A US game hunter has sparked outrage after he reportedly shot dead one of Africa's most famous lions.
Walter Palmer, a dentist from Minneapolis, has admitted that he may have shot the 13-year-old lion, a star attraction at the Hwange national park, his spokesman told The Guardian.
The American now faces poaching charges, according to police spokeswoman Charity Charamba.
"We arrested two people and now we are looking for Palmer in connection with the same case," she said.
Cecil, who conservationists say enjoyed human contact, was lured out of the park by guides and was wounded by a bow and arrow. The hunters tracked him down 40 hours later and shot him.
Palmer, a prolific hunter, had paid $50,000 (£32,000) to guides for the chance to shoot a lion, his spokesman said.
Cecil's remains were found skinned and beheaded on the outskirts of the park. His head and pelt are still missing.
Since 1999, Cecil has been part of an Oxford University research project that required him to wear a GPS collar.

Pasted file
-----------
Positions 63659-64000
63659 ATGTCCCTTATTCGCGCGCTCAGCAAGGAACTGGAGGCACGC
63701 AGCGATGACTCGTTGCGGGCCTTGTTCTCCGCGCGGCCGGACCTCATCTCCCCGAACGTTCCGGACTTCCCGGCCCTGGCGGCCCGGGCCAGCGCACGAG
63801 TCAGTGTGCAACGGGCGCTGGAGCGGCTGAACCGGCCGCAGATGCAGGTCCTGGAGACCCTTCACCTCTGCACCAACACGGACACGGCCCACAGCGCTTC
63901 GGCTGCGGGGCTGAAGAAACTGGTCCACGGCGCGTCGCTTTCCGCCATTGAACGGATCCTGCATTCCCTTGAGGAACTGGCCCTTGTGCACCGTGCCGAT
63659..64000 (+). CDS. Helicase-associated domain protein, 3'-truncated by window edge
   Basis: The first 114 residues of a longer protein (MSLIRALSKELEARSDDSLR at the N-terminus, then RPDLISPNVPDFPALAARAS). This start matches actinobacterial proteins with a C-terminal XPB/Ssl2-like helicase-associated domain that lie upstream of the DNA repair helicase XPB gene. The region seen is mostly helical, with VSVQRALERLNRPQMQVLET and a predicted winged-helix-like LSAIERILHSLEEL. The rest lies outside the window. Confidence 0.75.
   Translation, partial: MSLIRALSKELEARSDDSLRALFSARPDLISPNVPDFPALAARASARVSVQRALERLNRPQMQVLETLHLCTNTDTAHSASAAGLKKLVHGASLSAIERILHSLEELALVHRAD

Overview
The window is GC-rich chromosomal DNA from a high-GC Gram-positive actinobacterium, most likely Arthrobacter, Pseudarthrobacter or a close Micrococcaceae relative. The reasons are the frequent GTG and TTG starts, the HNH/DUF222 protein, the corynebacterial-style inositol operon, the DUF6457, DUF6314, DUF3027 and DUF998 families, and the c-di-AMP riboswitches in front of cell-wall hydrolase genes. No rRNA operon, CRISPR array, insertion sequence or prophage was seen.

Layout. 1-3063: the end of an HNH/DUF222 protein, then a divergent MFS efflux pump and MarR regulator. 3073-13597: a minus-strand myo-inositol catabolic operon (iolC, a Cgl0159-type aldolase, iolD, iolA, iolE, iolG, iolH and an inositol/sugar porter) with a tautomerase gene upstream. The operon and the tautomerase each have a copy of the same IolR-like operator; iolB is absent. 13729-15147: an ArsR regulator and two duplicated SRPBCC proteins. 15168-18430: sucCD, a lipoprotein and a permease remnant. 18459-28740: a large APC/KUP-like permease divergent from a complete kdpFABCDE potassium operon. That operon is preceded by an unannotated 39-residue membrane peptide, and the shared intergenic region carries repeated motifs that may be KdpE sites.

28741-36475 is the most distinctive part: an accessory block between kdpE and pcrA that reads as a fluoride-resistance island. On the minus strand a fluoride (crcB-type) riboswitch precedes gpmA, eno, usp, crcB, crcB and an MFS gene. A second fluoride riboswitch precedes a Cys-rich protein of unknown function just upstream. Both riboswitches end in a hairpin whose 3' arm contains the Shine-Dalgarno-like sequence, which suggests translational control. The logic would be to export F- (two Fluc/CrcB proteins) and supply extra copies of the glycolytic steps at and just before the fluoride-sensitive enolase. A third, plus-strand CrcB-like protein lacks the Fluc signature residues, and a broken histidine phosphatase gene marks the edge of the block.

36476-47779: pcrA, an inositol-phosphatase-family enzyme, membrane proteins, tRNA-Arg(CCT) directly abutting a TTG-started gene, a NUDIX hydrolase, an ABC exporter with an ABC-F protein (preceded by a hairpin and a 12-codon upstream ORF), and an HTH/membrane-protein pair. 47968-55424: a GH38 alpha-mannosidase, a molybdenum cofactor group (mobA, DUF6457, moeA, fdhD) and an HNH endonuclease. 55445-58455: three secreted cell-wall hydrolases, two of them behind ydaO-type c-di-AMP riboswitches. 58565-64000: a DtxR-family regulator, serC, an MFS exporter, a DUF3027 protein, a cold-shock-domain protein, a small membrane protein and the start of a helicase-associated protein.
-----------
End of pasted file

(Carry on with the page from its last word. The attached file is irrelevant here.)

Johnny Rodrigues, from the Zimbabwe Conservation Task Force, said the hunters had tried but failed to destroy the collar, which tracked the animal's last movements.
Two people believed to have organised the hunt for Mr Palmer were arrested following the killing of Cecil earlier this month and are due in court tomorrow.
Zimbabwe National Parks issued a statement confirming the charges.
"It was a magnificent, mature lion," said Mr Bronkhorst ahead of his appearance at Hwange magistrates court.
"We did not know it was well-known lion. I had a licence for my client to shoot a lion with a bow and arrow in the area where it was shot."
If convicted, the men face up to 15 years in prison.
Conservationists said that as a consequence of Cecil's death, the lion's six cubs are also likely to perish.
"The next lion in the hierarchy, Jericho will most likely kill all Cecil's cubs so that he can insert his own bloodline into the females," Mr Rodrigues said. "This is standard procedure for lions."
Palmer, 55, was interviewed by the New York Times in 2009 about his record-breaking kill of an elk.
At the time, Palmer, a father-of-two, was on probation after lying about where he had killed a black bear in Wisconsin three years earlier.
In a statement, Palmer said that the hunting trip was "legal and properly handled and conducted".